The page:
Conveyor belt sushi has always had a kernel of fun at its core. Patrons watch the dishes pass by and pull whatever their bellies demand. If they aren’t fast enough, they have to wait for its return from its trip around the restaurant. The idea has a game-like element as they have to hunt for the sushi they want, chat with friends, and eat.
Conveyor belt sushi has inspired many video games, notably appearing as a mini-game in the 1999 edition of Pokemon Stadium for the Nintendo 64. This year, the Japanese developers have created Sushi Striker: The Way of Sushido for the Nintendo Switch.
The addictive puzzle game revolves around the conveyor belt concept. Players take on the role of Musashi (players can choose the gender of hero), an orphan living in the Republic after a conflict called the Sushi Struggles. The protagonist has a tough time finding food – until one day he runs across a man named Franklin and his sushi sprite.
These magical creatures have the ability to make sushi, and Musashi’s first bite has him hooked. Before he can share the food, the Empire captures Franklin and Musashi nearly starves alone in the wilderness. Fortunately, he comes across his own sushi sprite named Jinrai. The two resolve to rescue Franklin and defeat the Empire, which seeks to hoard all the sushi in the world.
Players can choose to play with the Switch controller or touch-screen, though the former is unwieldy while the latter is more natural.
Similar to games like Bejewelled, players have to match coloured sushi plates that roll down the conveyor belt. The plates have to be next to each other to count, and players have up to seven seconds to connect them to continue the combo. Completing a set creates a pile of plates, and Musashi tosses those dishes at a rival lowering their health. When rivals lose all their energy, they lose.
It sounds simple enough, but Sushi Striker requires fast thinking and dexterity as plates relentlessly cycle through. Players encounter make-or-break moments when they’re piling up plates at the risk of losing the chance at gathering other sushi dish colours. Other times, they have to keep an eye on sushi sprite powers, which add a layer of depth to the gameplay.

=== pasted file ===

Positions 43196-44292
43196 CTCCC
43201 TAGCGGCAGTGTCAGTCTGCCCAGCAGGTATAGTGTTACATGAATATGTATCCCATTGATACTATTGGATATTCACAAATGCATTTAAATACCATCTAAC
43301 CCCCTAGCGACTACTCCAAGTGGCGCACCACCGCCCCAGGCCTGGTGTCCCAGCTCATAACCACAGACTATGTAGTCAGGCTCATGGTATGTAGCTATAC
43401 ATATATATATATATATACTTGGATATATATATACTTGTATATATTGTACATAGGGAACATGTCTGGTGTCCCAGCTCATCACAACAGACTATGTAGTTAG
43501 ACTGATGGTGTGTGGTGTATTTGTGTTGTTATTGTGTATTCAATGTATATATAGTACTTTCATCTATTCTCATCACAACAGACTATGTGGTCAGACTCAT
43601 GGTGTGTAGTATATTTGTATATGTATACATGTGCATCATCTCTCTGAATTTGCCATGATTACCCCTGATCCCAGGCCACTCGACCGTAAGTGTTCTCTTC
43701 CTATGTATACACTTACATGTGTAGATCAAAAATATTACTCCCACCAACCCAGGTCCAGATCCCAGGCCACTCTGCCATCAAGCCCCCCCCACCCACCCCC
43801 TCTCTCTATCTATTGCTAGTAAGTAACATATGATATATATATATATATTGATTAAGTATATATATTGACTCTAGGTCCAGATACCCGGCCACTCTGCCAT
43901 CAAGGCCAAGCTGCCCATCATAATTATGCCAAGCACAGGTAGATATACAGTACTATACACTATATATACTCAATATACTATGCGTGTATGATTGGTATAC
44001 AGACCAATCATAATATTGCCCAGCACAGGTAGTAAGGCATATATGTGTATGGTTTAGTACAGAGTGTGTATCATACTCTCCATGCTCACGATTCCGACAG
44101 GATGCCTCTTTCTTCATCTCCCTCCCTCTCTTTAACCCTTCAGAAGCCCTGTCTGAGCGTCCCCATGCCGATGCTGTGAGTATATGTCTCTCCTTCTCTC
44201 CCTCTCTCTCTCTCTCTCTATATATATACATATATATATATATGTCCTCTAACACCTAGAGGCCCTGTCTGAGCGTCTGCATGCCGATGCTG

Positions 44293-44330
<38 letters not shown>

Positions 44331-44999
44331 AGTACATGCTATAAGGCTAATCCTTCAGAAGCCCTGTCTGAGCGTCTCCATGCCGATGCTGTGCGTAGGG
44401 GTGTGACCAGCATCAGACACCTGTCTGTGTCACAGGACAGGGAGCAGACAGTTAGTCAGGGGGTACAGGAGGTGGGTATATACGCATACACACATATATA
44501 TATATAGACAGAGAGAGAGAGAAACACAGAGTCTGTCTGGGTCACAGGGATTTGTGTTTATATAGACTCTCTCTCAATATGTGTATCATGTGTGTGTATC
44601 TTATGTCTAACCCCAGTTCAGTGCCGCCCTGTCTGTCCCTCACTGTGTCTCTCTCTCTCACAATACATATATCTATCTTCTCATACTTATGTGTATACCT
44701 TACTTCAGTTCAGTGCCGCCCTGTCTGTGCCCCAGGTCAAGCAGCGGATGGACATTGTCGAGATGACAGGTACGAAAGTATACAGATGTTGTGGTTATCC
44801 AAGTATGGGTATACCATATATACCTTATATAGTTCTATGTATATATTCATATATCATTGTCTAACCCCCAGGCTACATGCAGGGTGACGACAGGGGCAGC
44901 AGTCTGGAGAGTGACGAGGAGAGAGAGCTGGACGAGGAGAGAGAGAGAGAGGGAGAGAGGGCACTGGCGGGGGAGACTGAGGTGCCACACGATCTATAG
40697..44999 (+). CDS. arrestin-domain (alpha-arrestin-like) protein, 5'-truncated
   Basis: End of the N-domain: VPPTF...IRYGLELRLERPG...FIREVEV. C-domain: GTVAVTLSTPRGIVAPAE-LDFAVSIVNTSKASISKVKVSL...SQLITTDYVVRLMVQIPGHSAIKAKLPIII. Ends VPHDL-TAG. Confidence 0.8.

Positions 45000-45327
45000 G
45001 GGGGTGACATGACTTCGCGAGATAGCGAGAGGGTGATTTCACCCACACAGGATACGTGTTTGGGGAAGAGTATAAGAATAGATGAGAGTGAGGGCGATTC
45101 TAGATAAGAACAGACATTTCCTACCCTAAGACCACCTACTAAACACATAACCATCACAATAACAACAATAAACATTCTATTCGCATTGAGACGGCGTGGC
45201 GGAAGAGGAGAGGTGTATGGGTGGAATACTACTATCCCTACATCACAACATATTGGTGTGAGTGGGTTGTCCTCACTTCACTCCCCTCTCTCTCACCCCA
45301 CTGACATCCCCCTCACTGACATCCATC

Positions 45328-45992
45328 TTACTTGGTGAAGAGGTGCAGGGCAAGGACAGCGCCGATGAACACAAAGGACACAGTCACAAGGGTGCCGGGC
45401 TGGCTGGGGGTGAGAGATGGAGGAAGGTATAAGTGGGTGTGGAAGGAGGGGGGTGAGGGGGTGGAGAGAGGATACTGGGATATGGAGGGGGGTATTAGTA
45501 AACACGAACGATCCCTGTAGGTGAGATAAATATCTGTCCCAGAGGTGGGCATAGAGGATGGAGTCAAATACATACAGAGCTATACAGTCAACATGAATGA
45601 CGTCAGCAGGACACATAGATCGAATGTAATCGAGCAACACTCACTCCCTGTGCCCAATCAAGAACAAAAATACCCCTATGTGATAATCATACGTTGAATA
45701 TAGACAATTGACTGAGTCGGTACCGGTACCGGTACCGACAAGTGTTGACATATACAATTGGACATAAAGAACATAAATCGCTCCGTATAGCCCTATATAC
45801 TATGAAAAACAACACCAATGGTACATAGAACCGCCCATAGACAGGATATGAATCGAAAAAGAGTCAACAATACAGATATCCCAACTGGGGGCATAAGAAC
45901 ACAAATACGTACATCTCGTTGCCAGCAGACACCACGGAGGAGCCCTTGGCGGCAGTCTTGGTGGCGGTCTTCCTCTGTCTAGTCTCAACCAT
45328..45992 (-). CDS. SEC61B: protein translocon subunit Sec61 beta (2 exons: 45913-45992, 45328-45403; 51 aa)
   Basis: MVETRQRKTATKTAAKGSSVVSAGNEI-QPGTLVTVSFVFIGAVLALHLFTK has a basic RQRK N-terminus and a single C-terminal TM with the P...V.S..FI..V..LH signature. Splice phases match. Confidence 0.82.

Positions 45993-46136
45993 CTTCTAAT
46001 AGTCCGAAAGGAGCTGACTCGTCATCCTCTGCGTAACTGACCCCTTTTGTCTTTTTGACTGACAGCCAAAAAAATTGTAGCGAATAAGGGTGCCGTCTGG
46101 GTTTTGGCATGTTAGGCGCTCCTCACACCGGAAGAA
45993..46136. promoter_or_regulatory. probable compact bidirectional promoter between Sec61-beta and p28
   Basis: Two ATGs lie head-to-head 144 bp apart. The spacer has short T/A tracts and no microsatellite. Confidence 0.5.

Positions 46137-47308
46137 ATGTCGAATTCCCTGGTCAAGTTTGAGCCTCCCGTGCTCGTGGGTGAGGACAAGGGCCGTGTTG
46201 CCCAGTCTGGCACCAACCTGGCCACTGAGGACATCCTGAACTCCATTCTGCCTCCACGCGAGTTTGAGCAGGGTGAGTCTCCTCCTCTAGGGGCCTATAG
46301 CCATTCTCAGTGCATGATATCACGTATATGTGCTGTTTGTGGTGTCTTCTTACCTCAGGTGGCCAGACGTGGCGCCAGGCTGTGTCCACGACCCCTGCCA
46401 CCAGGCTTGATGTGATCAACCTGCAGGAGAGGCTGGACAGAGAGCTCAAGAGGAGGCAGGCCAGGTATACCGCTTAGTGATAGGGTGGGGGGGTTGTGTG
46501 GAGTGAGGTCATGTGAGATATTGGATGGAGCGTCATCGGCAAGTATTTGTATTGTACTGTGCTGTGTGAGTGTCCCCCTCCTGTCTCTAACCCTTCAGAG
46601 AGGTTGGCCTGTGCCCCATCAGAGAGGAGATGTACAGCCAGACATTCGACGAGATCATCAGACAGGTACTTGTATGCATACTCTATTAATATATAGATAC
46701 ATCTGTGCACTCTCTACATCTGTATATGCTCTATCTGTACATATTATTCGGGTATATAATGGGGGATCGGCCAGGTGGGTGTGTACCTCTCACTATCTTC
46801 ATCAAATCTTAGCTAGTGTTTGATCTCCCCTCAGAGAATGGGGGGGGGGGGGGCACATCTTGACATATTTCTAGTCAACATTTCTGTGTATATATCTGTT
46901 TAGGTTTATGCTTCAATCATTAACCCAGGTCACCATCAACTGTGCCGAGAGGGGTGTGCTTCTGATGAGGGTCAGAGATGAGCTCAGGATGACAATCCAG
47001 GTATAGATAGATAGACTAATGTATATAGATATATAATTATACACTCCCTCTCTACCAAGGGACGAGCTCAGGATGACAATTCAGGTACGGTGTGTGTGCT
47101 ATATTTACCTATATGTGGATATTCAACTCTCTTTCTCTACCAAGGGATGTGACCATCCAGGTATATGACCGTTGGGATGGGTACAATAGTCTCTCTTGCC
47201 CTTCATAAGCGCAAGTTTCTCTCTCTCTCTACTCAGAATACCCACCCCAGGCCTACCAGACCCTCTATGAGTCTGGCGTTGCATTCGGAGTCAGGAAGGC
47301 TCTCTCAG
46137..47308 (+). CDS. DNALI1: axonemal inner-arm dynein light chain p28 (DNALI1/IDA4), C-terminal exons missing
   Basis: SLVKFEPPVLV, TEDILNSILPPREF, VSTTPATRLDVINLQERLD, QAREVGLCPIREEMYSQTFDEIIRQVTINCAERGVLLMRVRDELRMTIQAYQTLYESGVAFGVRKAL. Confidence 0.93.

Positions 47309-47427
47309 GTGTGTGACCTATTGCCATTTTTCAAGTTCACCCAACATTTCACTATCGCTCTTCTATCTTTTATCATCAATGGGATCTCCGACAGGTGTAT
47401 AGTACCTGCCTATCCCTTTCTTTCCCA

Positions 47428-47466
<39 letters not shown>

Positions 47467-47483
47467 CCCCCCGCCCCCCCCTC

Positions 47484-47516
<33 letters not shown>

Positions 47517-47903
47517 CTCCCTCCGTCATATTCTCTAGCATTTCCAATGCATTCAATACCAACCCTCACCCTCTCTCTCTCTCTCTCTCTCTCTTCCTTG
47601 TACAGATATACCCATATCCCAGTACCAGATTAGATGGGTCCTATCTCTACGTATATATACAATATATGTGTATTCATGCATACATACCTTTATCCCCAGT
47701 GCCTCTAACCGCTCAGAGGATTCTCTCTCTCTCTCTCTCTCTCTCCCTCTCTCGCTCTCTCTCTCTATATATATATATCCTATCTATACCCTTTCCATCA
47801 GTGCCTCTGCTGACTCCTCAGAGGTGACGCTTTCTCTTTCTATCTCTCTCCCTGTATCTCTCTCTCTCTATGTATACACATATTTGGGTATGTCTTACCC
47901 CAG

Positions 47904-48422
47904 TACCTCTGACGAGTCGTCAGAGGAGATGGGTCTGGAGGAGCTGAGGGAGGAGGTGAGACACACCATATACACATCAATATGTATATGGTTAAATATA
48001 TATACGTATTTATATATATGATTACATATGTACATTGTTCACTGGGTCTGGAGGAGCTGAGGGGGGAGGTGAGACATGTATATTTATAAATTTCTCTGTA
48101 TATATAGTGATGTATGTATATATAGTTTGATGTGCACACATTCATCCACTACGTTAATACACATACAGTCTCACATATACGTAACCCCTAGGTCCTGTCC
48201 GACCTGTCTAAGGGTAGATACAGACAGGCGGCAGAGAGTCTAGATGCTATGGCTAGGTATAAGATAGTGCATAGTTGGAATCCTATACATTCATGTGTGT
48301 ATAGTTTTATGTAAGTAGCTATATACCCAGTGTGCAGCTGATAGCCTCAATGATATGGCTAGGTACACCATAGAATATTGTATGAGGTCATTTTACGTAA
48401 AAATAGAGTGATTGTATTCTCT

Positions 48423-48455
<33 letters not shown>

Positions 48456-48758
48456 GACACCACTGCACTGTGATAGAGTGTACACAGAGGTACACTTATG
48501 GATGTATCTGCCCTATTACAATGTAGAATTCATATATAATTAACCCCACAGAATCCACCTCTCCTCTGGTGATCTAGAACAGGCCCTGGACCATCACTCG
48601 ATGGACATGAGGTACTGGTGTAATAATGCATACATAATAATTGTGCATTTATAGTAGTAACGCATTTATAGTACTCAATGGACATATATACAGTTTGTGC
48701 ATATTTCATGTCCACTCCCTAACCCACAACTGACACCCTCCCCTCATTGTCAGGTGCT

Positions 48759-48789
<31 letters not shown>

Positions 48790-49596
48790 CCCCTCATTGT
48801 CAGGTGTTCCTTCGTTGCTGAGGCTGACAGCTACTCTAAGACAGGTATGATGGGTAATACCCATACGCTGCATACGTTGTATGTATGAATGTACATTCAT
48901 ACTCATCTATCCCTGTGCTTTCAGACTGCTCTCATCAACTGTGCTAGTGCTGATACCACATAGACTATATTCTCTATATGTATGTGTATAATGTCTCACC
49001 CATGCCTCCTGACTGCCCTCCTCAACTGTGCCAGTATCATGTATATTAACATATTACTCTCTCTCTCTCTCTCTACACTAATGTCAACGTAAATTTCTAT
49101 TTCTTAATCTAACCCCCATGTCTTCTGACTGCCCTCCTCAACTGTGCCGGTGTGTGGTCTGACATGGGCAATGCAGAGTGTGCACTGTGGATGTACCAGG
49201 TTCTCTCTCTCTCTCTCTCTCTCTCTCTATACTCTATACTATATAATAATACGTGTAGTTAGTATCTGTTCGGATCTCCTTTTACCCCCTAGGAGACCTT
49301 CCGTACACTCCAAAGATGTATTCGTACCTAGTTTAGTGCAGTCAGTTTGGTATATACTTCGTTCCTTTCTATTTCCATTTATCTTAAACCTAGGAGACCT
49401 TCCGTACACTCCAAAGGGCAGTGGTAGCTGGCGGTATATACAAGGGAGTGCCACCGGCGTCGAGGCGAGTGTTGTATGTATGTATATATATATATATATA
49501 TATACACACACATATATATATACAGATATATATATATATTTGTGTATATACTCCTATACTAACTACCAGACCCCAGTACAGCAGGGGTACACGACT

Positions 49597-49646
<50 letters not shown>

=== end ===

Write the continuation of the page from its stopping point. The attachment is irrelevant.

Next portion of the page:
Players can use three sushi sprites in a battle. Each creature has an ability that turns the tide of battle. Jinrai can change all the sushi plates to one colour, enabling huge damage-dealing stacks. Elekan raises a shield that reduces damage. These sprites can be levelled up and evolved, adding a Pokemon-type element to the game, in which players have to strategised and create a team that can counter the powers of an opponent.
Aside from that, Sushi Striker has combat nuances that emphasise order and timing in battles. If players toss plate piles of the same colour one after another, they deal more damage. Timing also plays an important role, as sushi sprites such as Cryten can neutralise damaging attacks. The developers also tossed in wild cards, such random power-up and traps on the field.
Players learn these finer points through a campaign that follows predictable anime plot points. Although players know what story beats are coming next, Sushi Striker surprises players with diversity of opponents they encounter over a fairly long campaign.
Combine that with online and local multiplayer, puzzle challenges, and a score and grading system, and Sushi Striker has plenty to keep players busy. It has plenty of replay value as players can level up their hero and their sprites. It’s a compelling mix that could make this game Nintendo’s sleeper hit of the summer.
Edited by Ginny Wong